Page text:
To this hour the arms of Preston still remain in the roof of the aisle, as executed by the engagement in the charter quoted; and the Prestons continued annually to exercise their right of bearing the arm of the patron saint of the city until the eventful year 1558, when the clergy issued forth for the last time in solemn procession on the day of his feast, the 1st September, bearing with them a statue of St. Giles – “a marmouset idol,” Knox calls it – borrowed from the Grey Friars, because the great image of the saint, which was as large as life, had been stolen from its place, and after being “drouned” in the North Loch as an encourager of idolatry, was burned as a heretic by some earnest Reformers.
– Old and New Edinburgh, pp.138-148.
The 1st of September this year, 1179, died Alina, Countess of Dunbar.
– Historical Works, pp.19-38.
The 1st of September, this year , the Roman clergy kept a synod at Edinburgh; the first day of the sitting down of which, the priests had a solemn procession, wherein they carried a great log of wood or idol, by them called St. Giles. The commons and others that favoured the gospel, make a great tumult, and soundly beat all the priests of Baal, and breaks all their idol [of] St. Giles in pieces.
– Historical Works, pp.275-340.
For the affection, which the Queen bore her people, and for the mutual quiet of her subjects, she passed an act of oblivion, for all acts done, from the 6th of March 1558, to the 1st of September 1561. This act, was plainly intended, for burying, in oblivion, the whole violences of the reformation; and the chief reformers were appointed, by the act, for carrying it into effect. Some salutary laws of domestic economy were also passed, during this session. One other act was passed, in that session, which created some disturbances, though it was intended for a different purpose: The act, for preventing any one, from summoning together the Queen’s people, without her consent. But, Knox, holding the law to be inferior to the religion, did summon the Queen’s people, without her assent: and he was brought, in charge, before the privy council. This charge ended, in Knox conjuring the Queen “to forsake her idolatrous religion:” Whereupon, the chancellor, Lord Morton, desired him, to hold his peace, and go away. This case is a strong example, that the government was carried on, much more for the benefit of the minister, than the advantage of the crown.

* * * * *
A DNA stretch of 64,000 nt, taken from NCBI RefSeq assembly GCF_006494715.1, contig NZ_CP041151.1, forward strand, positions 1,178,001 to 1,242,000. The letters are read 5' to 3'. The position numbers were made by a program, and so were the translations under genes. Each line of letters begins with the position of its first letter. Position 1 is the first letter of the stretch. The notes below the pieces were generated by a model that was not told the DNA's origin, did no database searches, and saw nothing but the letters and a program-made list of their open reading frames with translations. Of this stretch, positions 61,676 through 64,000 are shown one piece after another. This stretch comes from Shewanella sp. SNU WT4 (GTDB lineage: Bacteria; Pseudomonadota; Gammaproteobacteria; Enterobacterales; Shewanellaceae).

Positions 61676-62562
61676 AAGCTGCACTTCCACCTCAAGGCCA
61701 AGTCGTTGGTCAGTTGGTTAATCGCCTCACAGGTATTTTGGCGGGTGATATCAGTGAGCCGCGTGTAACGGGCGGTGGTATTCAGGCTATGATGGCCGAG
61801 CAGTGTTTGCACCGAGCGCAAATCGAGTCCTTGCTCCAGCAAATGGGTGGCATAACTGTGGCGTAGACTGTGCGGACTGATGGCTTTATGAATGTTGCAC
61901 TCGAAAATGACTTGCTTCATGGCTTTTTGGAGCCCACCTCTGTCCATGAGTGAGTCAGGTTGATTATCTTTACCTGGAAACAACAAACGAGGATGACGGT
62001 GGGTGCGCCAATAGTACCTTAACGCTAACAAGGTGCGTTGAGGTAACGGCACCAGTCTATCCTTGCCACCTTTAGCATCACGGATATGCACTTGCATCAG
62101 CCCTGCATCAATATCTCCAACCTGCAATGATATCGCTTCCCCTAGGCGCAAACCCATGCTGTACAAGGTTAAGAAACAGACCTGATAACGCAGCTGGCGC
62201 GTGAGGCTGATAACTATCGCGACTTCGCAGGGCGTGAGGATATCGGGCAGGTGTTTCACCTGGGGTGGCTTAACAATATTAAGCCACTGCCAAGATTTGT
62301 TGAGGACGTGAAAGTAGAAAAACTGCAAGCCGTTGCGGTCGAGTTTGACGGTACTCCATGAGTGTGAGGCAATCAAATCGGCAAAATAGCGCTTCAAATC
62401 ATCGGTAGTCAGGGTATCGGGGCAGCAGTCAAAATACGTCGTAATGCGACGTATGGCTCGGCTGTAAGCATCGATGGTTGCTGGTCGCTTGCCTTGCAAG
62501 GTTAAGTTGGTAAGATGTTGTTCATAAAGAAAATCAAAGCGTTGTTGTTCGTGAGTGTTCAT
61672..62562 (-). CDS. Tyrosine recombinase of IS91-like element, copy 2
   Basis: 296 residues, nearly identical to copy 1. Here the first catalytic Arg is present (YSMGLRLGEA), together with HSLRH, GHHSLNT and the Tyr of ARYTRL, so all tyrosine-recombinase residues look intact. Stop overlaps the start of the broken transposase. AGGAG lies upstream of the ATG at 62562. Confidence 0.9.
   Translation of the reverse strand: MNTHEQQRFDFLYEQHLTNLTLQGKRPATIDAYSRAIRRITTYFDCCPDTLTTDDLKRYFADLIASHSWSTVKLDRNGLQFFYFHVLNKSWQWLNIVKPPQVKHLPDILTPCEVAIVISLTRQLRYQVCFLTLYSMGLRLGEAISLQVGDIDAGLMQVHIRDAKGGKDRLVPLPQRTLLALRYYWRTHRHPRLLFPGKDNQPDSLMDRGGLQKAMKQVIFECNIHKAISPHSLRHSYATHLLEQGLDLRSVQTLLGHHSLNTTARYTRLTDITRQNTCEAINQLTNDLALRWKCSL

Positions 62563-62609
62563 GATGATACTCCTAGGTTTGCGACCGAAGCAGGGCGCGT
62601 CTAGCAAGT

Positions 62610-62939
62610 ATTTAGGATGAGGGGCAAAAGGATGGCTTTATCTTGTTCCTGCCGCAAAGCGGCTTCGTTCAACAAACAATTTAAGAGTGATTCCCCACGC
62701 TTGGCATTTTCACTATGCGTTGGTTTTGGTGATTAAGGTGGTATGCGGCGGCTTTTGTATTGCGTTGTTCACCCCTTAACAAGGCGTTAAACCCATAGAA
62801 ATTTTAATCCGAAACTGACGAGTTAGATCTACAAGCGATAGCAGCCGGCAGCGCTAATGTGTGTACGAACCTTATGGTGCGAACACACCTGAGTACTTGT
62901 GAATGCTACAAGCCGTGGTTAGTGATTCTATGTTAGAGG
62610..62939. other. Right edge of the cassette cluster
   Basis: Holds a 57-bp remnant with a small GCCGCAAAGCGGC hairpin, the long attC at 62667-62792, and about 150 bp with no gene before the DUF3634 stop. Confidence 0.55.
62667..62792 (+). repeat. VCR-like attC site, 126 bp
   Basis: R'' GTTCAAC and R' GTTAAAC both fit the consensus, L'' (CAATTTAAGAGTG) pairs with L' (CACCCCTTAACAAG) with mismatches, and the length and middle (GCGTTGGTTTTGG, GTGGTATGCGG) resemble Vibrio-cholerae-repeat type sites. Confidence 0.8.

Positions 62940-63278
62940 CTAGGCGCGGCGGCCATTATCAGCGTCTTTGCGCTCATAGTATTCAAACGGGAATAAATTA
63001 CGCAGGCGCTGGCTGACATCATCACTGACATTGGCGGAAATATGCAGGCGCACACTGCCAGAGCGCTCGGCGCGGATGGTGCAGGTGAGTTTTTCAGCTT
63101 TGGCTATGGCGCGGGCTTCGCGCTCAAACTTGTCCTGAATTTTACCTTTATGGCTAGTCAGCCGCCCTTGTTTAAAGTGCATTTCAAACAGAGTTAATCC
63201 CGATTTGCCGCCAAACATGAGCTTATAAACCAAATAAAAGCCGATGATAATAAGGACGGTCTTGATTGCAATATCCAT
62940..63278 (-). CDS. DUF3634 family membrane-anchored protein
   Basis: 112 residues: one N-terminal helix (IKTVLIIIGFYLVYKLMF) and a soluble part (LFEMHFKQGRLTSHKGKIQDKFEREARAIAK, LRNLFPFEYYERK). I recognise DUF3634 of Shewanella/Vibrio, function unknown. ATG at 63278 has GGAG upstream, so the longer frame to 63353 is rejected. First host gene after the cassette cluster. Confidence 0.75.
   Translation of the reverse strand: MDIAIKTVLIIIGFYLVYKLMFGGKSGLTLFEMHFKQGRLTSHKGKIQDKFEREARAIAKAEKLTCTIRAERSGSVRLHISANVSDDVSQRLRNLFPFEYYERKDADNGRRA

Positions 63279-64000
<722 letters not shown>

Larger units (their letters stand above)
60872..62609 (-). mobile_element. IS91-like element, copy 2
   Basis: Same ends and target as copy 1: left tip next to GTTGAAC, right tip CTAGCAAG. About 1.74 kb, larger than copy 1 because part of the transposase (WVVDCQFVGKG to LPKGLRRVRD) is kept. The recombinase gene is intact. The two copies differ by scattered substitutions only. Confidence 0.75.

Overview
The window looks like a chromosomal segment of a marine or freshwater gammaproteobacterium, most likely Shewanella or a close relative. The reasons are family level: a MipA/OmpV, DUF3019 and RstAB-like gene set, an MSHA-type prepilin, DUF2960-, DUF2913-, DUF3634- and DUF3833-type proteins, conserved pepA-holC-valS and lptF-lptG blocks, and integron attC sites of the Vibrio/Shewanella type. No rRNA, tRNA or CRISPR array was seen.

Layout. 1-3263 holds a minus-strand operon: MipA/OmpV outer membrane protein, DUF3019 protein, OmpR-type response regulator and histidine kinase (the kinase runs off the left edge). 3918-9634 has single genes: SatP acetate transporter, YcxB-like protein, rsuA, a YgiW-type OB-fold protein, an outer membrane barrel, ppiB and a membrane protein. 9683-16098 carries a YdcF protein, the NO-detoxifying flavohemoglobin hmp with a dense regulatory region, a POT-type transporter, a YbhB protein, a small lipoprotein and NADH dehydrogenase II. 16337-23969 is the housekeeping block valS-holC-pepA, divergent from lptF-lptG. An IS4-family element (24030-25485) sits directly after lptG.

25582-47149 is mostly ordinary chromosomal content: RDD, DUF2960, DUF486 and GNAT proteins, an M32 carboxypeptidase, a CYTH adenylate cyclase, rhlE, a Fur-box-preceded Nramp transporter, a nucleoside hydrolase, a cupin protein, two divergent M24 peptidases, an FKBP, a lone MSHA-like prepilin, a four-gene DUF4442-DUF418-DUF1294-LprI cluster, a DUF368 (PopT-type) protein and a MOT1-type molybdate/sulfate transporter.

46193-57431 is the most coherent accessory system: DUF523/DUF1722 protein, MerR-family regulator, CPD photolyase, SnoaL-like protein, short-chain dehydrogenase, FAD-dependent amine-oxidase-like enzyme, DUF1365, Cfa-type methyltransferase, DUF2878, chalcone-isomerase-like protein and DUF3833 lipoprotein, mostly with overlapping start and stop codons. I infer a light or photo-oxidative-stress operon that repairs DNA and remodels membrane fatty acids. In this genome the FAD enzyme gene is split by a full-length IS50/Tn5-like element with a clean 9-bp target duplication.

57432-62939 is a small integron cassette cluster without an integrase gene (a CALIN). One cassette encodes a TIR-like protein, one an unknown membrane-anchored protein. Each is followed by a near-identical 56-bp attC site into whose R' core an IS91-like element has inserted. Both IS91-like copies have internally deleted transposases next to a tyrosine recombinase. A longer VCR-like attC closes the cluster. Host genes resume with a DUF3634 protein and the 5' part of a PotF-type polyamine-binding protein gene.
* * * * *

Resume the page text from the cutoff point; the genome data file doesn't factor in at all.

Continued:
– Life of Mary, pp.78-98.
The Queen departed from Old Aberdeen, on the 1st of September : And being resolved not to visit Huntley’s castle, where provision had been made for her, she slept at Buquhane; on the morrow, she journeyed, by Grange, where she slept, and, on the subsequent day, passed the Spey to Balveny, where she slept, and, on the morrow, went on to Elgin. In this manner, then, did the Queen, from her humour, or the humours of those, who governed her temper, lodge, in mean houses, when she might have enjoyed all the comfort, and splendour, and eclat, which Huntley could have given her.
– Life of Mary, pp.62-77.
On the morrow, they marched with their army, towards Hamilton: But, learning, on the way, that the rebels had thence departed, that morning, for Edinburgh, the royal army returned to Glasgow. On the 1st of September , the army marched from Glasgow, with design, to follow the rebels to Edinburgh. The King, and Queen, slept at Callender: and, on the morrow, they slept at Stirling; while their army rendezvoused, at Kilsyth.
– Life of Mary, pp.98-126.
The 1st of September, this year , the Regent raises an army, for reducing such as were refractory to the King’s obedience; and this same day causes [a] proclamation to be made, that all [between] 60 and 16 should be in readiness upon the next warning with 20 days provision.
– Historical Works, pp.340-416.
Sep. 1 . – An extraordinary act of Gilbert, Earl of Cassillis, sometimes called KING OF CARRICK, on account of the great power which he possessed in that district.
The revenues of the abbey of Crossraguel, in Carrick, had been bestowed upon Master Allan Stewart, who thus became Commendator of the abbey, or secular abbot. The earl had got a feu of the abbey from a predecessor of Stewart, but it never was confirmed. After some fruitless endeavours to obtain a confirmation from Stewart, the earl inveigled him to the castle of Dunure, a strong fortalice situated on a rocky part of the coast overlooking the Atlantic.